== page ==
For some time now, even before President Trump was elected, I have been writing about the potential impact of US President Donald Trump on Canada’s defence budget dilemma. On this one thing, I believe, President Trump has the rational and moral high ground. Now he seems to have reopened that old wound:
That tweet is, mainly, about his ongoing problems with NAFTA but it tells us that the defence spending sore is still festering.
Prime Minister Justin Trudeau could, of course, take that one issue off the table, and, perhaps, make President Trump see him (and Canada) in a slightly less hostile way, by promising to increase Canada’s defence spending by, say, 10±% per year for 10+ years until it reaches 2% of GDP, which is likely to mean that, by say about 2030, Canada will spend something like $(CA)56± Billion on its defence forces since some analysts (The Independent, using PricewaterhouseCoopers (PwC) data) say that Canada’s GDP in 2030 will be $(US)2.141 Trillion (which is about $(CA)2.8 Trillion at current exchange rates). That $(CA)56 Billion is far greater than what ‘Strong, Secure, Engaged,’ the Trudeau defence plan, estimates it needs, in order to increase “defence spending from $18.9 billion in 2016-17 to $32.7 billion in 2026-27.“
Is 2% the right amount? NATO has said so (in 2014) and Canada has agreed. But, despite promising to increase defence spending, Prime Minister Justin Trudeau has “all but shrugged off Donald Trump’s persistent demand that America’s fellow NATO allies start spending two per cent of their GDP on defence.” I have looked at the 2% solution … more than once. 2% of GDP is a reasonable amount for a G7 country, like Canada, to spend on its national defence, which includes making contributions to alliances like NATO and NORAD and doing a fair share of making peace and then keeping the peace around the world. But, as Professor David Bercuson has written, in The Conversation, after discussing the political problems surrounding Canadian military operations since 1899, “What is the main lesson the current government has learned from this history? … [mainly to] … Hide the military as much as possible. That way there’s fewer political problems and national unity issues, no fierce debates about national apathy, no assertions of where Canadian interests lie or ought to lie. Instead, fall back on age-old slogans about protecting Canada and protecting North America, and helping out allies when called upon to do so — sometimes … [and then] … Fund just enough military to protect our sovereign borders, which are largely not threatened by anyone. That way we haven’t solved any military problems, but we have debated them away, which is just as good for most Canadians. And in the next election, there will be no military matters to worry about.” That seems to me to be about the standard which was applied, also, by Joe Clark, John Turner, Brian Mulroney, Kim Campbell, Jean Chrétien, Paul Martin and Stephen Harper … Pierre Trudeau, I have been told by sources I regard as highly reliable, actually wanted to disarm Canada, completely, and it took the very real threat of a cabinet revolt to dissuade him and he finally settled for slashing Canada’s NATO commitment in 1969.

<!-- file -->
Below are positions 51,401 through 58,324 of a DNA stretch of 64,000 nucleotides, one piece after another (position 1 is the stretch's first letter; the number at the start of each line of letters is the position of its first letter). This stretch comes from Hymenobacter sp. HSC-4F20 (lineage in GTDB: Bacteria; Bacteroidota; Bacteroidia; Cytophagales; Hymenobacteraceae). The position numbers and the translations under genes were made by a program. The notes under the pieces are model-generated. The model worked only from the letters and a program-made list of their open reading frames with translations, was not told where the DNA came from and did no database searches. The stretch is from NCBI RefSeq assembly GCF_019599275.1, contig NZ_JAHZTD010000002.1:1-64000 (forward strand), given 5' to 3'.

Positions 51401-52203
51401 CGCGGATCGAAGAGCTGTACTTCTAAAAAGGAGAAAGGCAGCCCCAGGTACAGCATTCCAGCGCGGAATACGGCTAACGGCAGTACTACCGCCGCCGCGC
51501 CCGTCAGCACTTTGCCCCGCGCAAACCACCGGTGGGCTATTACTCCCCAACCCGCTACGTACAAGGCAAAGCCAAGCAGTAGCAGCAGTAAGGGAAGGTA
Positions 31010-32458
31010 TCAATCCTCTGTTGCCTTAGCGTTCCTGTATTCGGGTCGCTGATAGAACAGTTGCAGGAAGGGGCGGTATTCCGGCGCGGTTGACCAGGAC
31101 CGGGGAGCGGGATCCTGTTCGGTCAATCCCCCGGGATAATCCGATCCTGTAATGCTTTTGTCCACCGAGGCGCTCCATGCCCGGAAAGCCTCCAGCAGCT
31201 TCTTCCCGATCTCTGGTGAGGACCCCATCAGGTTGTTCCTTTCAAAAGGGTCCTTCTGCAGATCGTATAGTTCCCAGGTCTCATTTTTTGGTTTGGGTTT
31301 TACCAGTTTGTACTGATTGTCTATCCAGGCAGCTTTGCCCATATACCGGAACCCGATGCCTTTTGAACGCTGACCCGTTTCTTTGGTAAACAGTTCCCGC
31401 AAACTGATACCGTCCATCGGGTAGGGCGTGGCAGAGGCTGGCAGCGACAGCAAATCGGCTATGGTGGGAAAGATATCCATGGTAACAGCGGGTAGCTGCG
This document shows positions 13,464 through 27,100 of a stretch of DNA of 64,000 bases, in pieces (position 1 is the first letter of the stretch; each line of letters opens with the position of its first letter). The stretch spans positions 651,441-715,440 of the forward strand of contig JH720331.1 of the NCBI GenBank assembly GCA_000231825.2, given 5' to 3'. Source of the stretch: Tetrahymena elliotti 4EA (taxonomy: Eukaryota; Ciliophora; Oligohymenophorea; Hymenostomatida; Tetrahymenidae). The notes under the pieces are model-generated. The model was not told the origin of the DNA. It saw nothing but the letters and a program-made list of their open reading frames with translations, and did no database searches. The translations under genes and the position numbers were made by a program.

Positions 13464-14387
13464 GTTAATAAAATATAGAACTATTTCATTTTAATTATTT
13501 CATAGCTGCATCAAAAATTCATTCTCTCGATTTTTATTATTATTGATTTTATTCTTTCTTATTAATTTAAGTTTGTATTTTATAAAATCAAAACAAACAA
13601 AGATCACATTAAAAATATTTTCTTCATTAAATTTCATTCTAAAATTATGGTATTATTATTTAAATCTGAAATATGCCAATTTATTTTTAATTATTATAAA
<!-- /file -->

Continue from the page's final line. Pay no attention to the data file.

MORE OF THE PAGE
Now, in what appears to me to be a fit of pique regarding Canada or, equally likely, Justin Trudeau himself, President Trump has raised the old bugaboo that America is defending Canada for “free.” There must be no question that in continental defence America is the dominant partner, but Canada does do a share ~ but, perhaps, not as full and or as fair a share as it might. But it must also be recognized that even if Canada did nothing, the United States would have a strategic imperative to defend the approaches to the USA and one of them is Canada’s territory and the airspace over it. The fact that Canada plays a active, if modest role is a bonus for the USA and it is something that Canada must do to protect its own sovereignty … if we did not do “just enough” on our own the USA would do it for us, with or without our permission.
Doing “just enough” to not give the Americans and excuse to do it for us seems to be the default position of the Laurentian Elites and, more often than not, of the Government of Canada which, generally, serves their interests. I really doubt that Justin Trudeau will do anything to pacify President Trump, even with NAFTA at stake. I suspect that the view from the Prime Minister’s Office is that being bullied by Trump is (in partisan political terms) better than being seen to be giving in to Trump.
It’s not clear to me where the Conservatives stand. During the leadership race Erin O’Toole promised to meet the NATO 2% target, but I think he was the only one who promised that. In a July 2018 interview, quoted in iPolitics, Foreign Affairs critic Peter Kent said ““I think that Canada (now) does need to step up and start need to start making some major commitments to get closer to that two per cent target … [and, he added] … Obviously its not going to be done in one year, or two years, or even five years, but I think there is more than a little truth in the accusation that Canada’s getting a free ride under the umbrella of American defence.”” At the August 2018 policy convention the Conservatives passed a motion …
… which falls far short of a promise to meet the 2% target.
What will it take, Canadians should be asking, to prevent US President Trump from tearing up NAFTA and threatening the jobs of tens of thousands of Canadian workers? How much of what he demands on e.g. auto trade and dairy and egg markets is “reasonable?” Where do we draw our line in the sand? One question is: what is the relationship between Canada’s niggardly defence spending and President Trump’s position on NAFTA? How many, if any, billions of ‘new’ dollars for the Canadian Armed Forces, over, say, the next decade might NAFTA be worth to us?